9. First simple cells appear (about 3.5 billion years ago) First multicellular life appears (about 1 billion years ago) First major land plants appear (about 475 million years ago) Dinosaurs disappear (about 65 million years ago) Homo sapiens arrives (about 200,000 years ago) Fig. 1-2, p. 7

    10. Three Principles of Sustainability

    11. Solar Energy Chemical Cycling Biodiversity Fig. 1-3, p. 8

    12. Sustainability Has Certain Key Components • Natural capital: supported by solar capital • Natural resources: useful materials and energy in nature • Natural services: important nature processes such as renewal of air, water, and soil • Humans degrade natural capital • Scientific solutions needed for environmental sustainability

    13. Natural Capital = Natural Resources + Natural Services Fig. 1-4, p. 9

    14. Natural Capital Solar energy Natural Capital = Natural Resources + Natural Services Air Renewable energy (sun, wind, water flows) Air purification Climate control UV protection (ozone layer) Life (biodiversity) Population control Water Water purification Pest control Waste treatment Soil Land Nonrenewable minerals (iron, sand) Food production Soil renewal Natural gas Nutrient recycling Oil Nonrenewable energy (fossil fuels) Coal seam Natural resources Natural services Fig. 1-4, p. 9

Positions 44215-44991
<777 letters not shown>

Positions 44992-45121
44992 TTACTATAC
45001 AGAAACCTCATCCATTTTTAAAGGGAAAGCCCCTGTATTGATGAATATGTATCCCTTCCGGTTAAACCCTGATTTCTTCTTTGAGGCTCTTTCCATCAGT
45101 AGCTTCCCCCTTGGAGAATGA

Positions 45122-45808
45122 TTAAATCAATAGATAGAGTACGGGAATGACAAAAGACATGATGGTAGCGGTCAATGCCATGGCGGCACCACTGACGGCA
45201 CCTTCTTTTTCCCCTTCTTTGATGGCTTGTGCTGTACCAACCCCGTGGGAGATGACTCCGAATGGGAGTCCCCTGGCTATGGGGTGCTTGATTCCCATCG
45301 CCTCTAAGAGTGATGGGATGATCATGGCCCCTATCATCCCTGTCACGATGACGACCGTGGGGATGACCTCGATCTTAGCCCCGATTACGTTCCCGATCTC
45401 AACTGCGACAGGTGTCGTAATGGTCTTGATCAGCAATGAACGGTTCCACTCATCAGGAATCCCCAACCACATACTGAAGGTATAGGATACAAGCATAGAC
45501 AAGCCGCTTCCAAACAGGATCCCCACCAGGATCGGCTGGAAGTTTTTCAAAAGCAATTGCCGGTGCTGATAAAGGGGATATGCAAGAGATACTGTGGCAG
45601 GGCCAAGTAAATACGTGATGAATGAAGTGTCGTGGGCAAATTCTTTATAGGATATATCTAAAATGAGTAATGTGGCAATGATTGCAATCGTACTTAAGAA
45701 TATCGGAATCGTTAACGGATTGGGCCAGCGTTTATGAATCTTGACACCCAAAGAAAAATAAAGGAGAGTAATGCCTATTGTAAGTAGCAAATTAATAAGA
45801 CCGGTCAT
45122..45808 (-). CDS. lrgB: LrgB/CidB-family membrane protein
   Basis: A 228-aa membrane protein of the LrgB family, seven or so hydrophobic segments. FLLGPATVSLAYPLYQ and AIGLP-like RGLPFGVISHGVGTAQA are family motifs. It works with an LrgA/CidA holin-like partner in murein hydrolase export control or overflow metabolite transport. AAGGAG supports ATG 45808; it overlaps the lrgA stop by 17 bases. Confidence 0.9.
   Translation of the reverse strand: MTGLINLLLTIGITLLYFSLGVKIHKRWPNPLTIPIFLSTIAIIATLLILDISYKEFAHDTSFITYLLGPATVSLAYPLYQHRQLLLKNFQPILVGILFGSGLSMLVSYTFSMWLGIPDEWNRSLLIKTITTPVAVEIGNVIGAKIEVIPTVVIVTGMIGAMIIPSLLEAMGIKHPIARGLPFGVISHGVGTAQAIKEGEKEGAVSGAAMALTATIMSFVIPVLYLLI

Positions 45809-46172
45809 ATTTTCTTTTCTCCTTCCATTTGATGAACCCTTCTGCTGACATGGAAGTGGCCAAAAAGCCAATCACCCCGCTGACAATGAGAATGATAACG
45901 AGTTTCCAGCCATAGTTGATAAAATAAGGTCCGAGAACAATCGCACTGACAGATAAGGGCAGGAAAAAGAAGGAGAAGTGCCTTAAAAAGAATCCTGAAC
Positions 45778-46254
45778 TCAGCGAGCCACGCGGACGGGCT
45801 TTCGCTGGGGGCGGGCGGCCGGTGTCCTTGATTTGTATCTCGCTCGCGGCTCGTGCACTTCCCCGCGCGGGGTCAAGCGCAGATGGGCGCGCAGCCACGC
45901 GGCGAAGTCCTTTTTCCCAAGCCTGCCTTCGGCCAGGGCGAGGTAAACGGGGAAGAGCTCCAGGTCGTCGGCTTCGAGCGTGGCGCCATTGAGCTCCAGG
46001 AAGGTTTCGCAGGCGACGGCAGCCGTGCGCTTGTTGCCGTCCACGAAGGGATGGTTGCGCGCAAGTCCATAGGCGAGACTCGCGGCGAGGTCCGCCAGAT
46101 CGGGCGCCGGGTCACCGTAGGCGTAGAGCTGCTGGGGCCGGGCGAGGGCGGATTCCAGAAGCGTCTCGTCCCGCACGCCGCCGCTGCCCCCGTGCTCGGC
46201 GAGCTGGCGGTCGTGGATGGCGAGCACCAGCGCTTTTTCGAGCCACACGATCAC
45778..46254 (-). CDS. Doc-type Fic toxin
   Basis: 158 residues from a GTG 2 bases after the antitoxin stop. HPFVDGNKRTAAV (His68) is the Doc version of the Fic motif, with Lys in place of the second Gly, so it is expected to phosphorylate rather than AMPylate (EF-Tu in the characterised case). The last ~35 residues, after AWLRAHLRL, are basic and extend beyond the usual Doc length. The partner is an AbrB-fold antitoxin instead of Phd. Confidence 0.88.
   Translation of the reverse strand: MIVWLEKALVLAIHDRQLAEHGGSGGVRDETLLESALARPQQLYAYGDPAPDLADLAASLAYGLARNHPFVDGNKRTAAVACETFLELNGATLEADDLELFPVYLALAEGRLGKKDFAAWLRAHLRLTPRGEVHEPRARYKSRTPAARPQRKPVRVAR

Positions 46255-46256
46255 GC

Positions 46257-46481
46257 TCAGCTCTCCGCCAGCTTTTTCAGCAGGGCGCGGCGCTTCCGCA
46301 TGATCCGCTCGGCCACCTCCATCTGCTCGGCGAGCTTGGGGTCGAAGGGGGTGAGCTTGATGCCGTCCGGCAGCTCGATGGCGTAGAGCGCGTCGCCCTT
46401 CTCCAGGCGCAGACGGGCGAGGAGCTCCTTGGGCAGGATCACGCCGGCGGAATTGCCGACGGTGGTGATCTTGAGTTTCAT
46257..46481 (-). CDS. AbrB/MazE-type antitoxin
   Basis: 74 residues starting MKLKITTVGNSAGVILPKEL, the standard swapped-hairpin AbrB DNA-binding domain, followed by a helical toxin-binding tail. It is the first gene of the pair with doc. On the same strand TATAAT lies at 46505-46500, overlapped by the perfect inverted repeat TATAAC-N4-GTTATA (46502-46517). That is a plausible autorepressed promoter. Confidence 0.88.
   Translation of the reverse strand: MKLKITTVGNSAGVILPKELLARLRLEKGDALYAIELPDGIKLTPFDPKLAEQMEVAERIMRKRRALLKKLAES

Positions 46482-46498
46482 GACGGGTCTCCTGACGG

15. Nutrient Cycling Fig. 1-5, p. 10

    16. Organic matter in animals Dead organic matter Organic matter in plants Decomposition Inorganic matter in soil Fig. 1-5, p. 10

    17. Natural Capital Degradation Fig. 1-6, p. 10

    18. Some Sources Are Renewable and Some Are Not (1) • Resource • Anything we obtain from the environment to meet our needs • Some directly available for use: sunlight • Some not directly available for use: petroleum • Perpetual resource • Solar energy

    19. Some Sources Are Renewable and Some Are Not (2) Renewable resource Several days to several hundred years to renew E.g., forests, grasslands, fresh air, fertile soil Sustainable yield Highest rate at which we can use a renewable resource without reducing available supply

    20. Some Sources Are Renewable and Some Are Not (3) • Nonrenewable resources • Energy resources • Metallic mineral resources • Nonmetallic mineral resources • Reuse • Recycle

    21. Reuse Fig. 1-7, p. 11

    22. Recycle Fig. 1-8, p. 12